Wolfe never explicitly defines modern art, but nineteenth-century Impressionists do not come in for criticism. It appears modernism begins with abstract art of the early twentieth century. Modern art grew out of the artist in the role of bohemian or revolutionary. By 1900, and especially after 1920, the task of the artist was to undermine the popular aesthetic of society. “As a painter or sculptor the artist would do work that baffled or subverted the cozy bourgeois vision of reality.”
Though often produced and promoted by Jews, modern art was brought to the United States in the 1920s by the Rockefellers and Goodyears, in part, as a way of separating themselves from middle-class tastes. There was some resistance. In 1923 conservative art critic Royal Cortissoz “compared the alien invasion of European modernism to the subversive alien hordes coming in by boat. ‘Ellis Island art,’ he called it.”
Realizing that modernism was alienating the masses and seeing a threat from the populist Right, the Left transformed art during the 1930s. Striking evidence of the link between modern art and left-wing politics is shown in the rise of a new genre — Social Realism. “Translation: propaganda paintings. The influence of Left politics was so strong within the art world during the 1930s that Social Realism became not a style of the period but the style of the period” (emphasis in original).
It was after World War II, after the challenge of the revolutionary Right had been crushed, that modernism in the form of Abstract Expressionism sought a mass audience. Wolfe explains that much more than in literature, music, or drama, taste in the visual arts is a top-down phenomenon with a cultural elite pronouncing judgment on artists’ works. This permits a small coterie of critics to dominate the art world. The two dominant art theorists and aestheticians of the late 1940s and 50s were Clement Greenberg and Harold Rosenberg. Both were Jewish New Yorkers involved in left-wing politics during the 1930s who became promoters of Abstract Expressionism. Abstract Expressionism, described by Wolfe as “an abstraction of an abstraction” generally received good press. Favorable articles appeared in Life, Time and Newsweek. Yet the genre was not a commercial success.
The next movement within modernism was Pop Art. Originating in 1958 with works by Jasper Johns and Robert Rauschenberg, it was popularized by Leo Steinberg, a professor of Hunter College along with art theorist and collector William Rubin, also Jews. Wolfe sees Pop Art as a way of overcoming popular resistance to a lack of realism in modern art. “Steinberg, Rubin and [Lawrence] Alloway had declared Pop Art kosher and quite okay to consume, because it was all ‘sign systems,’ not realism.”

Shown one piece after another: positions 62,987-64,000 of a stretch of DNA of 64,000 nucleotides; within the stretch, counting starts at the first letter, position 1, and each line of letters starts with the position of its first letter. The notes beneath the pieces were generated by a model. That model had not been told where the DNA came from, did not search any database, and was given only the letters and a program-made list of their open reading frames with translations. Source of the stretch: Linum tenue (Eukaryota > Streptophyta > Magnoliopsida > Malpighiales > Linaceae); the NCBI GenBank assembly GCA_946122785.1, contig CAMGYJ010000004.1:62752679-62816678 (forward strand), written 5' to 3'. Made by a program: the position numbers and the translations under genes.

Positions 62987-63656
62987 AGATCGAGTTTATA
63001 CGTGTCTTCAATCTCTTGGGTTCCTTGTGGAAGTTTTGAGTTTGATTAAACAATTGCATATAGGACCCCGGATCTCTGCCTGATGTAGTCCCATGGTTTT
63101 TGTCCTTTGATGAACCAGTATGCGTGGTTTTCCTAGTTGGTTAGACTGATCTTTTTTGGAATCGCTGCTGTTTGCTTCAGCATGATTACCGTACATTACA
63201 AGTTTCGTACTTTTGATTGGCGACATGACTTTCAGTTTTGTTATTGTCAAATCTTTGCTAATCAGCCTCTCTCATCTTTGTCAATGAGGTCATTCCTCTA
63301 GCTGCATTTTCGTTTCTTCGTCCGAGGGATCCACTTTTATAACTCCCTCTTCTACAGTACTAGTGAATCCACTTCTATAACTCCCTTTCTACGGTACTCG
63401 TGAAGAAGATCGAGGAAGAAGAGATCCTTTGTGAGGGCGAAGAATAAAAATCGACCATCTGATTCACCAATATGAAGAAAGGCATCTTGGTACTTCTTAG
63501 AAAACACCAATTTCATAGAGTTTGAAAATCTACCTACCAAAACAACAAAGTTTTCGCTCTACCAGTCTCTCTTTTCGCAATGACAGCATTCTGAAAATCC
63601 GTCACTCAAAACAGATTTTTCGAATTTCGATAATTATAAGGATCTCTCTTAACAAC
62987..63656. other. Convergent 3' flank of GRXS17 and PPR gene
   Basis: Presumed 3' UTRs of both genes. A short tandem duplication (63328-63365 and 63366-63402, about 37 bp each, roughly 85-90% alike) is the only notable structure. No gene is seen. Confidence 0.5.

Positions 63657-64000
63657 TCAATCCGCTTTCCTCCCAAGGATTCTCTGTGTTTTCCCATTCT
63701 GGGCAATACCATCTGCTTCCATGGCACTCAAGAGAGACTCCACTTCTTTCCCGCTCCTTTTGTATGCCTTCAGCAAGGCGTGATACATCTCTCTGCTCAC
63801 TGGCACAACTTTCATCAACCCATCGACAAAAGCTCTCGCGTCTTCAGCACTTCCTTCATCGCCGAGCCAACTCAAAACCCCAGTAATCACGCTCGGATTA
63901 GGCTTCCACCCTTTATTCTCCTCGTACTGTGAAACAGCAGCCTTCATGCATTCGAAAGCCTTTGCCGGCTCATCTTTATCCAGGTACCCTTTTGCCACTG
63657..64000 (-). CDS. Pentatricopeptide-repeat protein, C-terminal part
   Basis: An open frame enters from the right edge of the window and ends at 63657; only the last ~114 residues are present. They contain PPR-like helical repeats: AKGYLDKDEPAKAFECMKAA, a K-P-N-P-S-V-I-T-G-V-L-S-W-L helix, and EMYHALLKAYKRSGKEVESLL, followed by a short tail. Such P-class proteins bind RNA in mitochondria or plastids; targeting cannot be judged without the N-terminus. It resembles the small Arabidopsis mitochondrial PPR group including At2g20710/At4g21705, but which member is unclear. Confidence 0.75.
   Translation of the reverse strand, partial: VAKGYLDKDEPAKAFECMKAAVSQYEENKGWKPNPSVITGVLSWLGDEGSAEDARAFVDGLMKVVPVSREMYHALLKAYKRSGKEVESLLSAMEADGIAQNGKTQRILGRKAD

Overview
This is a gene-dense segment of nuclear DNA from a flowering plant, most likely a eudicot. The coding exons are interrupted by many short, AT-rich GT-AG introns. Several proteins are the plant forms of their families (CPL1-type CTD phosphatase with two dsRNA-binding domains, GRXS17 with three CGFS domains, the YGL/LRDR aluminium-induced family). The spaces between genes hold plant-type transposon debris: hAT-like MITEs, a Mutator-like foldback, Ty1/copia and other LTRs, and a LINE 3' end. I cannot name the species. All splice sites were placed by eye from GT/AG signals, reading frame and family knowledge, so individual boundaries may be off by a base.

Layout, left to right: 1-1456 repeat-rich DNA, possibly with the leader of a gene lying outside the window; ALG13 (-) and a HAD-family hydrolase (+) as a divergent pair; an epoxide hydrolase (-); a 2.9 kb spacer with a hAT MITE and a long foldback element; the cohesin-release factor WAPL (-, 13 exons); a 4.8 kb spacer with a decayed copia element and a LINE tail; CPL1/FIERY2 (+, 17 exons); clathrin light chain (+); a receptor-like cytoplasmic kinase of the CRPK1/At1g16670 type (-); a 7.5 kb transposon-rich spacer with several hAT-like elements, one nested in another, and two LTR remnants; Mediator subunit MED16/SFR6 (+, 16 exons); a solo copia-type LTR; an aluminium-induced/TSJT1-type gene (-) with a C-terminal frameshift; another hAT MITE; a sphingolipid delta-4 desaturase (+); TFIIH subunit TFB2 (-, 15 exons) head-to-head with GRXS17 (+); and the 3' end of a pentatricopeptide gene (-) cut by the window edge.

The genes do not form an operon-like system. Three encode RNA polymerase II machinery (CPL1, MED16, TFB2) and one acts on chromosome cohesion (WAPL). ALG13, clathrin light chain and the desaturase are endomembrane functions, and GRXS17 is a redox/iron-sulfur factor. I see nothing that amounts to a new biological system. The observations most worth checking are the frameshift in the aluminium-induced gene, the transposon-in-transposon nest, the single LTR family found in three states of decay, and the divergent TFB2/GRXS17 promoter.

Wolfe goes on to chronicle several other Modernist movements: Minimal Art, Op Art, Conceptual Art, Photo Realism, but the point has been made. Modern art is not just bad art, it is alienating nihilistic art, and Jews have taken the lead in promoting this art, especially in postwar America. Wolfe quotes critic Steinberg as saying that the public should “applaud the destruction of values” brought about by modernism.
It would have been useful for Wolfe to put his critique into a wider context and give his own aesthetic theory. Why is art so important to society? Is a civilization judged by its aesthetic values? Does he believe, along with Keats, that, “Beauty is truth, truth beauty”?
So plainly Wolfe does connect Jews and left-wing politics to modern art. For many years William Pierce included Painted Word in his book catalog. The catalog description reads, in part, “You don’t understand modern ‘art’? Social commentator Tom Wolfe does, and he isn’t impressed. He exposes it for the monstrous, alien-inspired, culture-destroying racket that it is.” The art scene has not improved since the publication of Painted Word. Witness such uplifting works as Serrano’s Piss Christ.
 Tom Wolfe, Radical Chic and Mau-Mauing the Flak Catchers (New York: Farrar, Straus and Giroux, 1970).
Tom Wolfe, The Painted Word (New York: Farrar, Straus and Giroux, 1975).
Tom Wolfe, Mauve Gloves & Madmen, Clutter & Vine (New York: Farrar, Straus and Giroux, 1976).
Tom Wolfe, The Right Stuff (New York: Farrar, Straus and Giroux, 1979).
Tom Wolfe, From Bauhaus to Our House (New York: Farrar, Straus and Giroux, 1981).
Tom Wolfe, Hooking Up (New York: Farrar, Straus and Giroux, 2000).
Tom Wolfe, The Bonfire of the Vanities (New York: Farrar, Straus and Giroux, 1987).
Tom Wolfe, A Man in Full (New York: Farrar, Straus and Giroux, 1998).
Tom Wolfe, Back to Blood (New York: Little, Brown & Company, 2012).
 Charles McGrath, “Wolfe’s World,” The New York Times Magazine, October 31, 2004, 37.
 Wolfe, Radical Chic, 38.
 Wolfe, Mauve Gloves, 120.
 Wolfe, Radical Chic, 90.
 Ibid., 106.
 Ibid., 140.
 Wolfe, Painted Word, 7.
 Ibid., 15.
 Ibid., 38.
 Ibid., 41.
 Ibid., 68.
 Ibid., 89.
 Ibid., 91.
 The Painted Word, National Vanguard Books Catalog # 18. November 1998, 23.